In a shocking statement, the Minister of State for Forests and Tribal Development in the Gujarat government, Ramanlal Patkar, reportedly made a controversial remark that Hindu tribals who converted to another religion will not be entitled for the welfare schemes of the state government as per an amendment to the law.
“Hindu tribals who converted to another religion will not be able to claim benefits of any of the 200-odd welfare schemes of the state government,” Patkar reportedly said. As an explanation to this statement, Patkar told Times of India “...By the new amendment, for the protection of tribal rights... the act was passed by the state assembly recently... Under the new law, non-tribals cannot claim rights as tribals under various government schemes. If they are Christian and following the Christian religion there is nothing wrong in that but one cannot claim to be a tribal and follow Christianity. Our effort is to prevent conversions by missionaries in the name of curing their diseases.”
“Under the new law, we have made rules that deputy collectors will issue certificates to tribals only if they are following Hindu tribal practices, which they are following for ages. If they have converted, they will not get benefits of any of the 211 schemes. Under the new rules, deputy collectors have to scrutinise,” he added.
However, the statement has invited much wider criticism against the ministers stand and activists have questioned the stand.
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“This is absurd. The Constitution has promised us rights, it is not a favour given to us by upper caste people,” CK Janu, a known tribal activist from Kerala took to twitter to make her comment on the statement.
“Tribals are protected under our Constitution as an ethnic minority and not as a religious minority. The minister should understand that even if a tribal changes his religion 10 times over, it will not change his ethnicity,” linguist and expert on tribal cultural heritage Ganesh Devy made it clear how the BJP-minister’s statement stands against the rights of tribals.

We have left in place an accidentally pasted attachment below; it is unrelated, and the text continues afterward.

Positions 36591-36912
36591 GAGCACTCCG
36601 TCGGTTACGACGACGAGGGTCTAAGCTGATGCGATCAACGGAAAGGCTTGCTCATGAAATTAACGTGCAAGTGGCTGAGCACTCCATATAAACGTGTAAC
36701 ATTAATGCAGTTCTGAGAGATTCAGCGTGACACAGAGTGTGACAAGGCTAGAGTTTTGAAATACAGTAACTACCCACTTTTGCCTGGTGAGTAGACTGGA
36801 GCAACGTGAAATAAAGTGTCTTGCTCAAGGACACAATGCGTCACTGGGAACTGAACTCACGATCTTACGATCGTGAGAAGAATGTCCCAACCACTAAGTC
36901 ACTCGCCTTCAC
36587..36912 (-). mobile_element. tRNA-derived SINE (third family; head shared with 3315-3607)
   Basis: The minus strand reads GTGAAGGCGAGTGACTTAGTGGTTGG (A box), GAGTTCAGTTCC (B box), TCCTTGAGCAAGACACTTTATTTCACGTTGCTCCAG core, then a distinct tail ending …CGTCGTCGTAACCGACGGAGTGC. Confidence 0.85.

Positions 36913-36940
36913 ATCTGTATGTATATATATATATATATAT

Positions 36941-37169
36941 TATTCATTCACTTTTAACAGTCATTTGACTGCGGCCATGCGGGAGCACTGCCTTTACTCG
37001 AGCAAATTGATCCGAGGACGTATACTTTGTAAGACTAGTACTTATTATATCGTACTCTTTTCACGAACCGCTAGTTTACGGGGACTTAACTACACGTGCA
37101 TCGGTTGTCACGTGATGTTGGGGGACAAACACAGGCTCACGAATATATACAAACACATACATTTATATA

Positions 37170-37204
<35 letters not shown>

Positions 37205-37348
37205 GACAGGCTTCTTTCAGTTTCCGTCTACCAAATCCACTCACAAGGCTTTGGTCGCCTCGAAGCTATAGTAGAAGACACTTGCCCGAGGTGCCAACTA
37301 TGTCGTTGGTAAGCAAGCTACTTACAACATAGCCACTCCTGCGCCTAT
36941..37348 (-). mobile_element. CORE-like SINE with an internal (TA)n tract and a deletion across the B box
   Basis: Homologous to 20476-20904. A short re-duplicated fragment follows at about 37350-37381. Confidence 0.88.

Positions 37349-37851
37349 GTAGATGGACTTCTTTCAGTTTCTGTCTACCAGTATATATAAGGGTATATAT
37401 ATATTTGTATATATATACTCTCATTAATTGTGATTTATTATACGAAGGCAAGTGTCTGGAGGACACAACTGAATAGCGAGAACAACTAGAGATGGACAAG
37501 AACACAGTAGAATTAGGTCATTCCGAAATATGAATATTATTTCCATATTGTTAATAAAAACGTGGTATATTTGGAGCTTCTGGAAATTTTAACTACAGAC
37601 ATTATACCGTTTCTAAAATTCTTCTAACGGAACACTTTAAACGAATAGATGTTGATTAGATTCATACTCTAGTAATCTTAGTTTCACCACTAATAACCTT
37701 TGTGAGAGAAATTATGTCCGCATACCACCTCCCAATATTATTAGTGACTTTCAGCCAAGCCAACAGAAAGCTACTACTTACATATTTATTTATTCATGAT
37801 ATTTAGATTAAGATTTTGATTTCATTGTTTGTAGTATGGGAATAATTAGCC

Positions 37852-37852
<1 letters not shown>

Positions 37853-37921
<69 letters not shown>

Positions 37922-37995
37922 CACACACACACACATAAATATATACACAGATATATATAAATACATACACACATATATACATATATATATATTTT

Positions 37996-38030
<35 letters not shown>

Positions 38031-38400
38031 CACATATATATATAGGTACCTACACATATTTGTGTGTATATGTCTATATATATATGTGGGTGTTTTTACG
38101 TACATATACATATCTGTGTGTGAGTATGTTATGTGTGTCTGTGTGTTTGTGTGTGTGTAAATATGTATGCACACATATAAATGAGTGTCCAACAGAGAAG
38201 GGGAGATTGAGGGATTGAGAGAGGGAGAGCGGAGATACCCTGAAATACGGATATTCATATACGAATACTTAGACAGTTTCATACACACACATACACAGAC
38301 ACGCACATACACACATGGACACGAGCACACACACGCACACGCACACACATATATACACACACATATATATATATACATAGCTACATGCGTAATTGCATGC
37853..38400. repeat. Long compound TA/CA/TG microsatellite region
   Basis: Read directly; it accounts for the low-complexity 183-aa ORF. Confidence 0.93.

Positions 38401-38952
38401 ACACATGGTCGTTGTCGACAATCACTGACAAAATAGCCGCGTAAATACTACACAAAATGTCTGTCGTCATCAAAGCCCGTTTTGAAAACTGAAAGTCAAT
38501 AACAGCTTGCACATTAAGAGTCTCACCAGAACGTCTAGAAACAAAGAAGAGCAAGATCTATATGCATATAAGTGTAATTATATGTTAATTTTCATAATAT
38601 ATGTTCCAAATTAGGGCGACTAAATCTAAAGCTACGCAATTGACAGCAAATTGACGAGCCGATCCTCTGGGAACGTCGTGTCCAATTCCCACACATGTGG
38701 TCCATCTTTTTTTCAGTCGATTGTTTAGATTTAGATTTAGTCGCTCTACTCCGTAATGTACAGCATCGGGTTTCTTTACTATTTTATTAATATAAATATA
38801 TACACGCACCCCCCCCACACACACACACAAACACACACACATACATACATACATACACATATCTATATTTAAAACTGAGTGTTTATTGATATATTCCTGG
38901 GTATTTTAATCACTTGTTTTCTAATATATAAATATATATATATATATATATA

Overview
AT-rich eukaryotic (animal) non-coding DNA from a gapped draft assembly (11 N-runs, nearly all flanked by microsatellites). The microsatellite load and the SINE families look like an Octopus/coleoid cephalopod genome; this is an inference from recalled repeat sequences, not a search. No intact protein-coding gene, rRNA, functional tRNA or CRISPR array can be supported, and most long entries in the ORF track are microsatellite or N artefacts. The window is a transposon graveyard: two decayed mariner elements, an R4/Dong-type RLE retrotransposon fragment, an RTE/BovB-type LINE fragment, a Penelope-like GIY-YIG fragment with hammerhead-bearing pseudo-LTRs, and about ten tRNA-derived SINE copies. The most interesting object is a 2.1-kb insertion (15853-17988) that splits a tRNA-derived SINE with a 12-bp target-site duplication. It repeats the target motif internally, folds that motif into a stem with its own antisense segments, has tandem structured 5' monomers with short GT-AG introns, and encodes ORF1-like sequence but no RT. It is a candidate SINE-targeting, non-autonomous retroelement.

In fact, Patkar’s senior in the government, cabinet minister for forests and tribal development Ganpat Vasava has also denied the claims of Patkar saying that the state government has not made such law.
“The Constitution allows tribals to follow any religion. They cannot be denied any rights under any law. Patkar seems to have some misunderstanding. The state government has not made any such law. The tribals certificate verification law is only to prevent misuse of tribal certificates by non-tribals to get government jobs.”
Though the cabinet minister has dismissed Patkar’s statement on amendment in law, the Right-wing forces in the state have always been trying to make the conversion issue active citing the anti-conversion law. The Gujarat government in 2003, introduced a law- Gujarat Freedom of Religion Act- to regulate religious conversions.
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In December 2014, Vishwa Hindu Parishad led a mass conversion from Christianity to Hinduism. More than 200 Christian tribals had been converted to Hinduism in that ceremony. During that ceremony, even one VHP leader claimed that they re-converted 225 people from Christian community and took them back to Hinduism. All those conversions were the part of the controversial ‘ghar-wapsi’ campaign. The ghar-wapsi campaign had been conducted not only in Gujarat, also in various parts of the country.
However, it is interesting to look the figures of people who have applied for religious conversion in the state for the past five years. Earlier this year, the Gujarat Assembly was informed that 93.5% of people who have applied for the conversion are Hindus. During the time period, a total of 1,766 persons had applied for religious conversion approvals from district authorities under the Gujarat Freedom of Religion Act. Of these, 1,652 were Hindus, 71 Muslims, 42 Christian and one Sikh.